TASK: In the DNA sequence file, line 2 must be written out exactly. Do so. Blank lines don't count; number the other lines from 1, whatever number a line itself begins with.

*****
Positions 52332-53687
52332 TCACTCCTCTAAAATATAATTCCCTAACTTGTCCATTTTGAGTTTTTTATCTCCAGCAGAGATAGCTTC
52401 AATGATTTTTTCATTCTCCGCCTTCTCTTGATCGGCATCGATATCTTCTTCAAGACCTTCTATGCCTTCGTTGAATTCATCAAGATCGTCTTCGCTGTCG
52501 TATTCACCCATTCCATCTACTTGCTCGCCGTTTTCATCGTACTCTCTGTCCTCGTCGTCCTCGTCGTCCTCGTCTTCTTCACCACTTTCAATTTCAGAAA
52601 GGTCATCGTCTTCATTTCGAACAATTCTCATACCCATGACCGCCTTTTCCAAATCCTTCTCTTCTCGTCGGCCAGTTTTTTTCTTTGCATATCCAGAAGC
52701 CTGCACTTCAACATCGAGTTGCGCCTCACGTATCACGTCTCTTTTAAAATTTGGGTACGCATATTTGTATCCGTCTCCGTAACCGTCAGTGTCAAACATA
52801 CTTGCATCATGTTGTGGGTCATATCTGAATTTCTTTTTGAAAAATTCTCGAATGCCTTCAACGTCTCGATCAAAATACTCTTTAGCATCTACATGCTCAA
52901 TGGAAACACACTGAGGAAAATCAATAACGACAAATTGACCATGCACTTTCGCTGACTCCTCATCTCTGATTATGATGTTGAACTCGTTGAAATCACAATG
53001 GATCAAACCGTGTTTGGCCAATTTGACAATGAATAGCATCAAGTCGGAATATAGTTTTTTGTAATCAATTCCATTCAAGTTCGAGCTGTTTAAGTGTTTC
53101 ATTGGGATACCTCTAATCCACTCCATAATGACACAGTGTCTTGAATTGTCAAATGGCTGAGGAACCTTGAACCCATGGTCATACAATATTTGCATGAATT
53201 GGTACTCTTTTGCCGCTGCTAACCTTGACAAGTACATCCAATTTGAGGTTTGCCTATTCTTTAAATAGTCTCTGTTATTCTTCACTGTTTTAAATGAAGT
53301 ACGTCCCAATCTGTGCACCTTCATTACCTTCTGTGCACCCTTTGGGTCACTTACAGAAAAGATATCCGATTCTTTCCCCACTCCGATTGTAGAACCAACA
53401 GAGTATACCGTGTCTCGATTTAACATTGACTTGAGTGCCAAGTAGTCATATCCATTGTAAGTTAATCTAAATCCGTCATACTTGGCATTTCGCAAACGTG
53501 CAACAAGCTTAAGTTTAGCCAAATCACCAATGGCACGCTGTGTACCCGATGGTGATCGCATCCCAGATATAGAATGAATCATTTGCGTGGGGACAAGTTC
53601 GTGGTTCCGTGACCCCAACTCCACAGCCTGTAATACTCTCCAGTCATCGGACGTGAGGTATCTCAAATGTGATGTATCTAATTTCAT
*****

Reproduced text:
52332 TCACTCCTCTAAAATATAATTCCCTAACTTGTCCATTTTGAGTTTTTTATCTCCAGCAGAGATAGCTTC